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Data from: Consistently positive effect of species diversity on ecosystem, but not population, temporal stability

Citation

Xu, Qianna (2021), Data from: Consistently positive effect of species diversity on ecosystem, but not population, temporal stability, Dryad, Dataset, https://doi.org/10.5061/dryad.pk0p2ngnc

Abstract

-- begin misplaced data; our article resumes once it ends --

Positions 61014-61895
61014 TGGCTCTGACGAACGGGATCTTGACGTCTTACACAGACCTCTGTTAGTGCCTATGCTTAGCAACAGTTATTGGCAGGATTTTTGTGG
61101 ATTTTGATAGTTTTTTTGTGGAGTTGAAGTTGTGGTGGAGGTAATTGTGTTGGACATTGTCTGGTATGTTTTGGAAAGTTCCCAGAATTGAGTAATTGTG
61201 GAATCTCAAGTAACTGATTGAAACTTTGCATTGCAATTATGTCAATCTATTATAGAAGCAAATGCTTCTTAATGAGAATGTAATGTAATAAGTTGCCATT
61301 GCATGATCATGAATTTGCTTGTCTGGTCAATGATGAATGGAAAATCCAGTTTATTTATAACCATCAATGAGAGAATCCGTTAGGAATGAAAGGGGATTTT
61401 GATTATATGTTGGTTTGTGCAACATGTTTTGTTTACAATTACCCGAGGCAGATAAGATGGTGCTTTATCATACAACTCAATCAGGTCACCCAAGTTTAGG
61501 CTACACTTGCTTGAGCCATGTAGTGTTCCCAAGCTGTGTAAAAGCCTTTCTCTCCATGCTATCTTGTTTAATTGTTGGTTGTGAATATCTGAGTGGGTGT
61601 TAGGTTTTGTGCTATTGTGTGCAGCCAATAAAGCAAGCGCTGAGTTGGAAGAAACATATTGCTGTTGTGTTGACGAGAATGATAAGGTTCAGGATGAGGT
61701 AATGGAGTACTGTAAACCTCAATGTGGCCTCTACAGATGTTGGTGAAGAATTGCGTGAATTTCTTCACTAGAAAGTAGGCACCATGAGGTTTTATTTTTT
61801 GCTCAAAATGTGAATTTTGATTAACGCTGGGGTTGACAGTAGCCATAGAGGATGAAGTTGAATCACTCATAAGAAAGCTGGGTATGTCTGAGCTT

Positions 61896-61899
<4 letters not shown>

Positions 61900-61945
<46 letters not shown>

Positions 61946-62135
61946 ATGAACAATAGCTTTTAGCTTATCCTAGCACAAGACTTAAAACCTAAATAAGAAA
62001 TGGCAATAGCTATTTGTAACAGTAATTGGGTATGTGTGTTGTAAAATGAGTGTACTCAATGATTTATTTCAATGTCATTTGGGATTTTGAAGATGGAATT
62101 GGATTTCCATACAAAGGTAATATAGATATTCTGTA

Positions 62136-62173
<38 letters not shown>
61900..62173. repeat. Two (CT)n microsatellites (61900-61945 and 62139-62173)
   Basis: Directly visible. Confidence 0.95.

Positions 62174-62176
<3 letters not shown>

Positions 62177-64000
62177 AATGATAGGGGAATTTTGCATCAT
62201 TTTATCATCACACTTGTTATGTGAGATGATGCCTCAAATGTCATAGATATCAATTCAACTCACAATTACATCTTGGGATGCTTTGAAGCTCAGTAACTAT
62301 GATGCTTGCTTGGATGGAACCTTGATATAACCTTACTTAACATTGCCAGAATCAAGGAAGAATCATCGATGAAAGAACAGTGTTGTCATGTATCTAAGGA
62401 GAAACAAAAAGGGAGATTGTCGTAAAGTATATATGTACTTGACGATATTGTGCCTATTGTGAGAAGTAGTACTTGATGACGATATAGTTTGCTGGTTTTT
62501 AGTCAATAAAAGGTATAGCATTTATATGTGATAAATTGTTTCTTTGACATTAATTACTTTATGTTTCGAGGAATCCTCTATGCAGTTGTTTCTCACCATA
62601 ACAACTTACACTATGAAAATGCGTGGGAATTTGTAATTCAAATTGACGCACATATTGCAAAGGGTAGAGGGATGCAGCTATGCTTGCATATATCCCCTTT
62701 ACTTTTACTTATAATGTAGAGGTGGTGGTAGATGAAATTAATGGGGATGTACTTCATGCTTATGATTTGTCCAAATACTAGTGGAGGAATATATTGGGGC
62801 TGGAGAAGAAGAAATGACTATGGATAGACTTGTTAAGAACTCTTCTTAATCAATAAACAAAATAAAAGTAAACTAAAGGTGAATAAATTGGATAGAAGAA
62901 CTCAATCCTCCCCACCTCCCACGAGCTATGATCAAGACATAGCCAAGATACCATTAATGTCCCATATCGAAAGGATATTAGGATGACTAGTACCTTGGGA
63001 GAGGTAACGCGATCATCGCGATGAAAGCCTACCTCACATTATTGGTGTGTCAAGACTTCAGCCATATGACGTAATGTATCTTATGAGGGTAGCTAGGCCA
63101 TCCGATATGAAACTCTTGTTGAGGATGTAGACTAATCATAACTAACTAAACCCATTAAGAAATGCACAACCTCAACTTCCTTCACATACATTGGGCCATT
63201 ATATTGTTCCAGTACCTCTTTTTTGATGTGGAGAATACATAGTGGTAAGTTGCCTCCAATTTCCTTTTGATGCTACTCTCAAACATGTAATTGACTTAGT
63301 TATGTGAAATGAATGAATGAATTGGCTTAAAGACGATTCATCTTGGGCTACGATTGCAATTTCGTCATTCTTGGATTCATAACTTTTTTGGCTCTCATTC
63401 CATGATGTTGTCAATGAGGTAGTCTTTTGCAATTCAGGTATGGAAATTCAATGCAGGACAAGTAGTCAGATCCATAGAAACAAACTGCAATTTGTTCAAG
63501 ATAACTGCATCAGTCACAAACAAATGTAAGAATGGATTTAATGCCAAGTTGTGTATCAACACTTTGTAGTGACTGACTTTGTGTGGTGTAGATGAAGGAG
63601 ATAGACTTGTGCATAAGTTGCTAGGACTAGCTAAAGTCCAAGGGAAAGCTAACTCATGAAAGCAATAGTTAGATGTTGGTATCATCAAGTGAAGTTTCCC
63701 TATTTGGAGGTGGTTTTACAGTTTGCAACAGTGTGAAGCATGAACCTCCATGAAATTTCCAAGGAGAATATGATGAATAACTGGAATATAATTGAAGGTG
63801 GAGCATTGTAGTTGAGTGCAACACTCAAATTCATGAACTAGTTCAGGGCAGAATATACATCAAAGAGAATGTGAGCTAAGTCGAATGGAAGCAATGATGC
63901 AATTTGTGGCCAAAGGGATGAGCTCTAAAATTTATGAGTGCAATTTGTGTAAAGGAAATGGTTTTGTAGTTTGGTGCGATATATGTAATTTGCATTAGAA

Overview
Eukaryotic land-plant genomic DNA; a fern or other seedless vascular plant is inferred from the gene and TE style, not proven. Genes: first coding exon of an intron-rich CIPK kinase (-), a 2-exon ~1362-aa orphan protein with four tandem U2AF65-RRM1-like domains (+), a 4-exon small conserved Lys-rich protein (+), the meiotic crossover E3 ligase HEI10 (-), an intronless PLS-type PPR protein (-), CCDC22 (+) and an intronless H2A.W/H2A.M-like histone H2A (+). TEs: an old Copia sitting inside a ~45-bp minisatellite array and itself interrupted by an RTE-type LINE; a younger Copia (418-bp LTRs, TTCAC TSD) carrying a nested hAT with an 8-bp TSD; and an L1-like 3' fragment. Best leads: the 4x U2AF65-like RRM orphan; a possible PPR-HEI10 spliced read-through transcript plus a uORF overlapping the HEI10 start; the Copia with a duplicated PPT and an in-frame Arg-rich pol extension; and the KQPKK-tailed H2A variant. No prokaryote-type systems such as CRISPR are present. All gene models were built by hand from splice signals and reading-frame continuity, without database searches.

Despite much recent progress, our understanding of diversity-stability relationships across different study systems remains incomplete. In particular, recent theory clarified that within-species population stability and among-species asynchronous population dynamics combine to determine ecosystem temporal stability, but their relative importance in modulating diversity-ecosystem temporal stability relationships in different ecosystems remains unclear. We addressed this issue with a meta-analysis of empirical studies of ecosystem and population temporal stability in relation to species diversity across a range of taxa and ecosystems. We show that ecosystem temporal stability tended to increase with species diversity, regardless of study systems. Increasing diversity promoted asynchrony, which, in turn, contributed to increased ecosystem stability. The positive diversity-ecosystem stability relationship persisted even after accounting for the influences of environmental covariates (e.g., precipitation, nutrient input). By contrast, species diversity tended to reduce population temporal stability in terrestrial systems, but increase population temporal stability in aquatic systems, suggesting that asynchronous dynamics among species are essential for stabilizing diverse terrestrial ecosystems. We conclude that there is compelling empirical evidence for a general positive relationship between species diversity and ecosystem-level temporal stability, but the contrasting diversity-population temporal stability relationships between terrestrial and aquatic systems call for more investigations into their underlying mechanisms.